The Cougar was also aggressively launched with both a 10” plastic promo and as a cereal in-pack promotion at its 1967 debut. Cost of the handsome 10” model via direct mail was 50c postpaid. The identical cars were also sold at retail for $1.95. The larger car appeared in 4 new Mercury colors and the cereal cars were done in five authentic colors and one generic green.
The large-scale model was offered the following year with subtle 1968 detail changes and sold only in retail toy outlets.
1969The final cereal-box promos Mercury sponsored came as a beautiful 24-piece collection of models and colors. The Cougar, Cyclone CJ, Maurader X-100 and Marquis were accurately replicated in 3-inch plastic models and available in six factory colors. They were only distributed “in-pack” and were no longer available by mail, making the acquisition of the complete set a lengthy, difficult undertaking.
Body detailing was typical of that expected from cereal premiums with hood and trunk badges and scripts clearly articulated.
Dealers were not provided with copies of these, but their marketing materials encouraged them to talk up the program with new-car prospects.
1969 marked not only the end of a decade but signaled the end of an era, as the entire industry experienced widespread rising costs and a downward spiraling market for toys and models.
In 1970, The Comet-bodied Cyclone appeared as a plastic hobby kit and was not available to dealers. Like the other hobby kits that evolved from promos, it is included here because of its importance to the genre of promo collecting.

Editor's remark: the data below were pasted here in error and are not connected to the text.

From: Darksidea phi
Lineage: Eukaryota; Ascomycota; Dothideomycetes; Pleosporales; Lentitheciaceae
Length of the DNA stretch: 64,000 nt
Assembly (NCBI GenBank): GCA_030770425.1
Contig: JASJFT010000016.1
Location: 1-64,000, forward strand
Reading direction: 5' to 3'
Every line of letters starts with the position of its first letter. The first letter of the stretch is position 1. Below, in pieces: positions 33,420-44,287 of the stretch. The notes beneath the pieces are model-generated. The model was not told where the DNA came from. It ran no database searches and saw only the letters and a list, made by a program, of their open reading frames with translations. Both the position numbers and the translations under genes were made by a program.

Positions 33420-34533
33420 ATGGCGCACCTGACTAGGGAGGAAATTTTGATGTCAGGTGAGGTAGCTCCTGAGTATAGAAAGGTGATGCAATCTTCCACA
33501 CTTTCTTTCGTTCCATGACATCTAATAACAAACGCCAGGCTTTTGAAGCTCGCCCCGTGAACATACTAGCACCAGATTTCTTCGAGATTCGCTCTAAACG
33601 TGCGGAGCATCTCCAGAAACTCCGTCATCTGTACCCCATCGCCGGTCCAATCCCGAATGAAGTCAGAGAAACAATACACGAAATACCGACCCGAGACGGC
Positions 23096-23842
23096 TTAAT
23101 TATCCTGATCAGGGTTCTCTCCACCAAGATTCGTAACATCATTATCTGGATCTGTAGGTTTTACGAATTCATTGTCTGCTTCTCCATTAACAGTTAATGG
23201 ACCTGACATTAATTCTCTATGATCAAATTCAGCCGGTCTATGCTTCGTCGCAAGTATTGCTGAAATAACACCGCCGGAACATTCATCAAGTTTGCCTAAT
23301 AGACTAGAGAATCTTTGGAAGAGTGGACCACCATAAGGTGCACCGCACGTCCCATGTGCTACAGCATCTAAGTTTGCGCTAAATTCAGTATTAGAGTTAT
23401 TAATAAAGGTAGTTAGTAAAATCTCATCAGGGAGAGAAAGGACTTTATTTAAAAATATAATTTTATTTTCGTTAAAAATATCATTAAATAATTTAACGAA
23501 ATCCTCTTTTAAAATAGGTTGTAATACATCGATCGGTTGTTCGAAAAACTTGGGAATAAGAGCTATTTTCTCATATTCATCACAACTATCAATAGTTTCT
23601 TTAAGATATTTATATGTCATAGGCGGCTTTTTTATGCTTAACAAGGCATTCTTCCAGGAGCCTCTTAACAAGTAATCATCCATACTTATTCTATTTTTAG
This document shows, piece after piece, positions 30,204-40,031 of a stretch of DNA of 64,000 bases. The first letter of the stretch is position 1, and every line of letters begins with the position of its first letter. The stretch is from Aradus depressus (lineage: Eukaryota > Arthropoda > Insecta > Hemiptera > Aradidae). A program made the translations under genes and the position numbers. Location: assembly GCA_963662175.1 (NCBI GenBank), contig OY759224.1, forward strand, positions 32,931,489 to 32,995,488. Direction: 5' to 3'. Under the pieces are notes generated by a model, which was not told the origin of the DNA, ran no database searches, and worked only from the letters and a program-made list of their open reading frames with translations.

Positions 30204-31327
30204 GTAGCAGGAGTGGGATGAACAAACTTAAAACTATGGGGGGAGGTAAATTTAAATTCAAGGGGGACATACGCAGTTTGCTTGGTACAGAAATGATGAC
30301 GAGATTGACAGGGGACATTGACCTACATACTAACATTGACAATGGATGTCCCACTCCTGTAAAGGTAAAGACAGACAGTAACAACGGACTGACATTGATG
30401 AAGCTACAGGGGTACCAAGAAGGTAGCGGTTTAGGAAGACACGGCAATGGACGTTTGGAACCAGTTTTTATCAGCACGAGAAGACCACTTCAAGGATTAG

By 1971, the Comet reappeared as a dealer promo. Based on the Ford Maverick body platform, creating the new Comet as a promo was a simple task, as the Maverick marked the first Ford product produced by Jo-Han Models of Detroit. Sadly, the Comet was the first victim of Jo-Han’s cost-cutting measures, and was molded in non-glossy styrene plastic. Appearing in three colors, it was repeated the following year with no changes to detail or color. No indicia appears on either the models or the packaging to indicate year model, but the 1972 versions had a clear-coat applied to spruce up the dull finish and are exceptionally rare, if you can identify one.
Mercury Cougars remained in production annually as 1/25 hobby-store assembly kits through 1973. Because these dies were never updated to newer models, the 1973 continued to be re-issued at the retail level.
Mercury’s final effort at model-making was the 1979 Capri plastic kit sold at retail stores. As a real car, it was based on the body platform of the new Mustang. This model is an MPC model molded in silver metallic.
1979 Mercury Capri molded in Silver Metallic.
The Miss Teenage America Series
In 1961, the Annual “Miss Teenage America” Pageant was begun, sponsored by Mercury who issued Comet and Cougar promos (usually in white or turquoise) with pink/white “Miss Teenage America” door badges. The promos for this event were issued from 1961 through 1967.